Tuesday, September 24, 2013
A-Lot-A Pallotta; But Very Little to Charity
By Ken Berger and Dr. Robert Penna
(An excerpt of the following blog post was originally published in the Huffington Post.)
When Dan Pallotta published his first book in 2008, Ken had just joined Charity Navigator after nearly thirty years of running nonprofits serving the poor and other groups of people in need. Bob had spent years conducting researching for a book on the importance of nonprofit’s measuring their results. We both (along with a number of our colleagues) considered Dan’s book too disconnected from the real world to be taken seriously. Surely, we thought, no one would subscribe to such views about how to operate a charity; and especially not from someone with as checkered a track record regarding charities. However, it became increasingly apparent over time that many people were drinking the Pallotta Kool-Aid, and we needed to take his arguments more seriously. Therefore, some of us have been trying to get the message out about the fundamental problems with his viewpoint for years now.
We have both written articles in response to his views; and Ken has debated Dan on the web, on the radio, and has even spoken out against his views on non-profit CEO salaries before the Canadian House of Commons. However, Dan’s popularity has only continued to grow, culminating in the recent TED talk that currently clocks in at well over 2 million views. No one can dispute the fact that Dan Pallotta is a good pitch man, is certainly effective at selling himself, and can convey his message quite convincingly. We believe his message has gained tremendous popularity for one simple reason – he ultimately is arguing that charities should be held to virtually no accountability standards. Yes, we know Dan says people should look at results rather than overhead; but if you look under the hood for details, there is little in his argument on exactly how to go about measuring those results. For example, he speaks of vague notions such as “Charity is in the business of inspiration, so it is particularly problematic for charity that the value of inspiration is not measured;” and “it is not a matter so much of what we must do as what we must stop doing,” yet at the same time he implicitly - and sometimes explicitly - justifies doing away with most clear standards of accountability. Unfortunately, it is evident that this is music to the ears of many leaders in the charitable sector. Indeed, many of them seem drawn to the notion that if they follow the Pied Piper of Zero Accountability, they can basically do whatever they want and get paid millions while waving the flag of Pallotta’s books and TED talk.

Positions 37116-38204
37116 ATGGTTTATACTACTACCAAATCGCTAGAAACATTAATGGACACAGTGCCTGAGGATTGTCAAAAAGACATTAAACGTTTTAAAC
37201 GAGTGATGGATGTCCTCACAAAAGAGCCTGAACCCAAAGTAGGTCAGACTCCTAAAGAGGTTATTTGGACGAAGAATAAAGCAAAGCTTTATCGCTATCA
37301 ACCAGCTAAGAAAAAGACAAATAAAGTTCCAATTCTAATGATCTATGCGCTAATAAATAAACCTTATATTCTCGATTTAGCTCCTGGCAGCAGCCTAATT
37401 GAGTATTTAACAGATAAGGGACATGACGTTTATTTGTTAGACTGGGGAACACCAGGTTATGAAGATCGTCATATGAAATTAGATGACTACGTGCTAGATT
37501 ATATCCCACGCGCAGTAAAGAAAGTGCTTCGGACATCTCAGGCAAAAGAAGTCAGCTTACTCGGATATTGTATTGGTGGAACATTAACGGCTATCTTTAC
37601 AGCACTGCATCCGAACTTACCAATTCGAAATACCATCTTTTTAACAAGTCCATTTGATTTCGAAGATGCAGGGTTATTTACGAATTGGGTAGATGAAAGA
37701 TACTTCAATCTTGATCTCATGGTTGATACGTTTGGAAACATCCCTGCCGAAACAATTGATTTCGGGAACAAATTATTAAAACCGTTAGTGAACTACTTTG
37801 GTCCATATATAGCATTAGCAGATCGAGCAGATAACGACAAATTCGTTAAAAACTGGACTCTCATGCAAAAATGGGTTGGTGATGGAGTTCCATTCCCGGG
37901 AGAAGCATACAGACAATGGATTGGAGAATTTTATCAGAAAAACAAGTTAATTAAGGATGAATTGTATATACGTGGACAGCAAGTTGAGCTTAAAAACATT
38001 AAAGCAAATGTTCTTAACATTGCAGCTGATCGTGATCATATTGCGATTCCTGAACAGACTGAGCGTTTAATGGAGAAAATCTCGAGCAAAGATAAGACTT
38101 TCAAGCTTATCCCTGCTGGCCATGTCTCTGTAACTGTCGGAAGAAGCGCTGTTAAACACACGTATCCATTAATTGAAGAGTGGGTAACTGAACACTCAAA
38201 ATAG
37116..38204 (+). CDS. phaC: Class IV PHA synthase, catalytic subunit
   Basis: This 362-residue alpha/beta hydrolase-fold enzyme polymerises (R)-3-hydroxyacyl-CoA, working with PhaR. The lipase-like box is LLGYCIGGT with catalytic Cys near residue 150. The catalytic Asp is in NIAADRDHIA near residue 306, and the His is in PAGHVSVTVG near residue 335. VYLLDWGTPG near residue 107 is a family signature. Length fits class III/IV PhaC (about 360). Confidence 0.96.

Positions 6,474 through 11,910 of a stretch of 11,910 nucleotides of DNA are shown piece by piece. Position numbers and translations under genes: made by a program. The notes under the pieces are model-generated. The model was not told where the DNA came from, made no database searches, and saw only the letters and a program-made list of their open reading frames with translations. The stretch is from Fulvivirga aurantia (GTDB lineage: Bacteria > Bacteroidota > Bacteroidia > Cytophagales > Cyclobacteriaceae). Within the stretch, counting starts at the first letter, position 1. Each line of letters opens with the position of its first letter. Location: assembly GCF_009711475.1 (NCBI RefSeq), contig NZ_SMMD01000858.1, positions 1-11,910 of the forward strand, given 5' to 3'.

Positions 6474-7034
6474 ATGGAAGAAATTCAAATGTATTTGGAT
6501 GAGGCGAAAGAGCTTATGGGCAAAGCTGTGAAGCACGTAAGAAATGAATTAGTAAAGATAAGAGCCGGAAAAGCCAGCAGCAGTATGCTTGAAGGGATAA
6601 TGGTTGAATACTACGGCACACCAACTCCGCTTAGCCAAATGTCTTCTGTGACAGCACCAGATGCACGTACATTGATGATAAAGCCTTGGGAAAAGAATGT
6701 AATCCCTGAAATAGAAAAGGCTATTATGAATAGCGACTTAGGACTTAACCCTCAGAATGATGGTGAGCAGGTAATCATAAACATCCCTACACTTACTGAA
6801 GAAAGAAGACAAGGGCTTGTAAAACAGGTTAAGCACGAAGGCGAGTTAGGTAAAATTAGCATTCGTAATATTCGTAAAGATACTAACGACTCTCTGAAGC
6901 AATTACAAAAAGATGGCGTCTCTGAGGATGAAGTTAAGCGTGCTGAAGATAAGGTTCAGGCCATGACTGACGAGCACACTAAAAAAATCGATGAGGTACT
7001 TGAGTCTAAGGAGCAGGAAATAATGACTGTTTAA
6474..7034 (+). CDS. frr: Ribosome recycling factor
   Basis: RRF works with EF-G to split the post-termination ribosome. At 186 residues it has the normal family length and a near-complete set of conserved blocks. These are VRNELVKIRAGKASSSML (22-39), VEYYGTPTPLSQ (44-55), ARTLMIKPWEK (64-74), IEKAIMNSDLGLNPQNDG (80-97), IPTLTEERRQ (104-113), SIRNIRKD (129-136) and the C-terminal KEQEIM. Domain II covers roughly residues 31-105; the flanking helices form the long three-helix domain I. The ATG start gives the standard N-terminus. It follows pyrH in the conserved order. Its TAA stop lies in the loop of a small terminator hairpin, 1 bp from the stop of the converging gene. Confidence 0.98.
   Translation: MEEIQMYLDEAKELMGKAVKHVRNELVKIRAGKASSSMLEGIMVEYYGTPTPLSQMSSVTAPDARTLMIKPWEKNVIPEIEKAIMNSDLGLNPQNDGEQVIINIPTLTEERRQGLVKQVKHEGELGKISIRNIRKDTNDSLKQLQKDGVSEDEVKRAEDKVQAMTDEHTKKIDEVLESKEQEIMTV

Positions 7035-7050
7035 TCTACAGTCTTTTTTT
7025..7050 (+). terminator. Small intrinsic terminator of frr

We, on the other hand, thoroughly reject most of what Dan says beyond the kernels of truth at the 50,000 foot level. We agree that results matter more than overhead (Charity Navigator has signed a letter with Guidestar and the BBB Wise Giving Alliance on that very point) and of course we should pay decent salaries for charity leadership (we acknowledge six figure CEO salaries in the nonprofit sector as the norm every year in our CEO Compensation survey). However, to say that it is acceptable to spend 99 cents to raise a dollar of donor money and to suggest that charity leaders should be able to make millions is simply absurd. Moreover, the general public will NEVER buy such notions, even with video of Dan’s cute kids chiming in to the TED talk!
So for those of our nonprofit colleagues who are promoting Dan’s views and inviting him to be the keynote speaker at their conferences we say to you - This Is A Dead End. If you follow Dan’s lead, you will ultimately lose donors and your organization will lose its way overall. We know for a certainty that those nonprofits that follow Dan’s recommendations will not see the realization of his vision of a future of “reclaiming our dreams”. Instead, they will see a nightmare, in which fewer people are served and the quality of services decline; because those organizations that attempt to follow his vision will lose the support of those who are grounded in the real world and are looking for truly high performing, efficient and effective organizations. Worse still, these “dreamy” charities will not have a clear path to improving their performance. To truly make the world a better place and make the nonprofit sector more effective, what we need is more serious work on managing and measuring the results of our work to be sure that every dollar is spent wisely; not wasting time entertaining excuses for no meaningful accountability.